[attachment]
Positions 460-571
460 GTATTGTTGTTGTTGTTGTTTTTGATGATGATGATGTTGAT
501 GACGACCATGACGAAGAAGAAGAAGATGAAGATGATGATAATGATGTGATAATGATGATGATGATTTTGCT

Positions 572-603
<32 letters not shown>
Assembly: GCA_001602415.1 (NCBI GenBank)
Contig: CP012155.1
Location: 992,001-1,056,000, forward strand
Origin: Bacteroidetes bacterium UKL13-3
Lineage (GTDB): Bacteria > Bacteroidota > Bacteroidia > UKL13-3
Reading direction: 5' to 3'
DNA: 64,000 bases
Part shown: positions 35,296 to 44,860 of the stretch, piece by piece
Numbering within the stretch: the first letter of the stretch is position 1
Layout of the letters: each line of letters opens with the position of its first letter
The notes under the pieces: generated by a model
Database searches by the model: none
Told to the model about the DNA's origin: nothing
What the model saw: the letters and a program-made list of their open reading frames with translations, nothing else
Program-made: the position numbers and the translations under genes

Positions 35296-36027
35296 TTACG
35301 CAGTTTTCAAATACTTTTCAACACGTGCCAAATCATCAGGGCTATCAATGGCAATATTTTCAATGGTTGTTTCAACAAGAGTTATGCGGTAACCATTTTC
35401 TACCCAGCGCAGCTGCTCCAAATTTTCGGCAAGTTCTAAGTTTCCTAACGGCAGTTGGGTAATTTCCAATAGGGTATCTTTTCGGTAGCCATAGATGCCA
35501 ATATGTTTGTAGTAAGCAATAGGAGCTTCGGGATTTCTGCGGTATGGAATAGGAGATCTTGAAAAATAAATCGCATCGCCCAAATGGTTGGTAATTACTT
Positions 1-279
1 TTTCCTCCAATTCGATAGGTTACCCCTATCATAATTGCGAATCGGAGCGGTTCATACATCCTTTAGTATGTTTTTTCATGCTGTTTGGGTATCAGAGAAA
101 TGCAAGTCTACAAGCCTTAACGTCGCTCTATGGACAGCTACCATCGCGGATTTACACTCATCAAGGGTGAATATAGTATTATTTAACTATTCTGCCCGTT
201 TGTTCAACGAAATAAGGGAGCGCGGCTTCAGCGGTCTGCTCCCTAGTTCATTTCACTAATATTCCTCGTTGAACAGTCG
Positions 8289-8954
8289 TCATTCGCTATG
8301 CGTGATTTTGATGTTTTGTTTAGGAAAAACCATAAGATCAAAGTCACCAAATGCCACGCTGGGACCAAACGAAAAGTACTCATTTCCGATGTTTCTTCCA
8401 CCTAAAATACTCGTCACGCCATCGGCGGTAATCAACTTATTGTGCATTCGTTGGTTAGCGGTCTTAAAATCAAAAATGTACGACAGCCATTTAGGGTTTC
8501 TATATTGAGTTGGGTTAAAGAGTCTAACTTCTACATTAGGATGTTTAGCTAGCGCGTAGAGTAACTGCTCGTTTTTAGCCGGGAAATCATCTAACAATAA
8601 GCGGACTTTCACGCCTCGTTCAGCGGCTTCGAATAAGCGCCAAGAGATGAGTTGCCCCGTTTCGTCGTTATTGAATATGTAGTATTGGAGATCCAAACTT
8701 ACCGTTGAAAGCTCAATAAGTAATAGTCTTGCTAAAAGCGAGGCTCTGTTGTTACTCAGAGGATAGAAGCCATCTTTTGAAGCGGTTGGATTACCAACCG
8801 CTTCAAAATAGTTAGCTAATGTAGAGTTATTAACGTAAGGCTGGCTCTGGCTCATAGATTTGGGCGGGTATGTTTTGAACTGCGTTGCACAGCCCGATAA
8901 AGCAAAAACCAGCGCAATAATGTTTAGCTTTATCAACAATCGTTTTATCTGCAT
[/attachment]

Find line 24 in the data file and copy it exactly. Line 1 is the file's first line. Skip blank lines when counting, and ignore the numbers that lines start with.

35401 TACCCAGCGCAGCTGCTCCAAATTTTCGGCAAGTTCTAAGTTTCCTAACGGCAGTTGGGTAATTTCCAATAGGGTATCTTTTCGGTAGCCATAGATGCCA